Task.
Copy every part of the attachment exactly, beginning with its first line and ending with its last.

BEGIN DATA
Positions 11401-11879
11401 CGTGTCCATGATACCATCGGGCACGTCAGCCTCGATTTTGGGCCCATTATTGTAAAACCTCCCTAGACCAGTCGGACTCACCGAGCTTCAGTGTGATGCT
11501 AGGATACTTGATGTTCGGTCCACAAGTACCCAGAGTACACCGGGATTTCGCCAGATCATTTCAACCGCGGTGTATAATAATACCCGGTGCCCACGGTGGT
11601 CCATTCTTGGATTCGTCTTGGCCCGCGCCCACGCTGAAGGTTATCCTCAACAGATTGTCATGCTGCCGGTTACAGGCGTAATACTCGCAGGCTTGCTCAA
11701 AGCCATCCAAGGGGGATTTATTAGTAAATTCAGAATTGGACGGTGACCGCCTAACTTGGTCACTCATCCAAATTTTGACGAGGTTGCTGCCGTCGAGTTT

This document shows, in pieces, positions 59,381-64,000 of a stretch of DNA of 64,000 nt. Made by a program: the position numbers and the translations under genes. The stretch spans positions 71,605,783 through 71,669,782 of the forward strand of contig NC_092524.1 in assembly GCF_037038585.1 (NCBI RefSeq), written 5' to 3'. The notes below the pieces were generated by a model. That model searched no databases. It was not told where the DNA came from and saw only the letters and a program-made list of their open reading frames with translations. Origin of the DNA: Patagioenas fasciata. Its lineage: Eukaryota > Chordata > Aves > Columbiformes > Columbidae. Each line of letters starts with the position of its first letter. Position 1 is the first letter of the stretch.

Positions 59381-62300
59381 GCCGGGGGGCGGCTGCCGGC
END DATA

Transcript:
Positions 11401-11879
11401 CGTGTCCATGATACCATCGGGCACGTCAGCCTCGATTTTGGGCCCATTATTGTAAAACCTCCCTAGACCAGTCGGACTCACCGAGCTTCAGTGTGATGCT
11501 AGGATACTTGATGTTCGGTCCACAAGTACCCAGAGTACACCGGGATTTCGCCAGATCATTTCAACCGCGGTGTATAATAATACCCGGTGCCCACGGTGGT
11601 CCATTCTTGGATTCGTCTTGGCCCGCGCCCACGCTGAAGGTTATCCTCAACAGATTGTCATGCTGCCGGTTACAGGCGTAATACTCGCAGGCTTGCTCAA
11701 AGCCATCCAAGGGGGATTTATTAGTAAATTCAGAATTGGACGGTGACCGCCTAACTTGGTCACTCATCCAAATTTTGACGAGGTTGCTGCCGTCGAGTTT

This document shows, in pieces, positions 59,381-64,000 of a stretch of DNA of 64,000 nt. Made by a program: the position numbers and the translations under genes. The stretch spans positions 71,605,783 through 71,669,782 of the forward strand of contig NC_092524.1 in assembly GCF_037038585.1 (NCBI RefSeq), written 5' to 3'. The notes below the pieces were generated by a model. That model searched no databases. It was not told where the DNA came from and saw only the letters and a program-made list of their open reading frames with translations. Origin of the DNA: Patagioenas fasciata. Its lineage: Eukaryota > Chordata > Aves > Columbiformes > Columbidae. Each line of letters starts with the position of its first letter. Position 1 is the first letter of the stretch.

Positions 59381-62300
59381 GCCGGGGGGCGGCTGCCGGC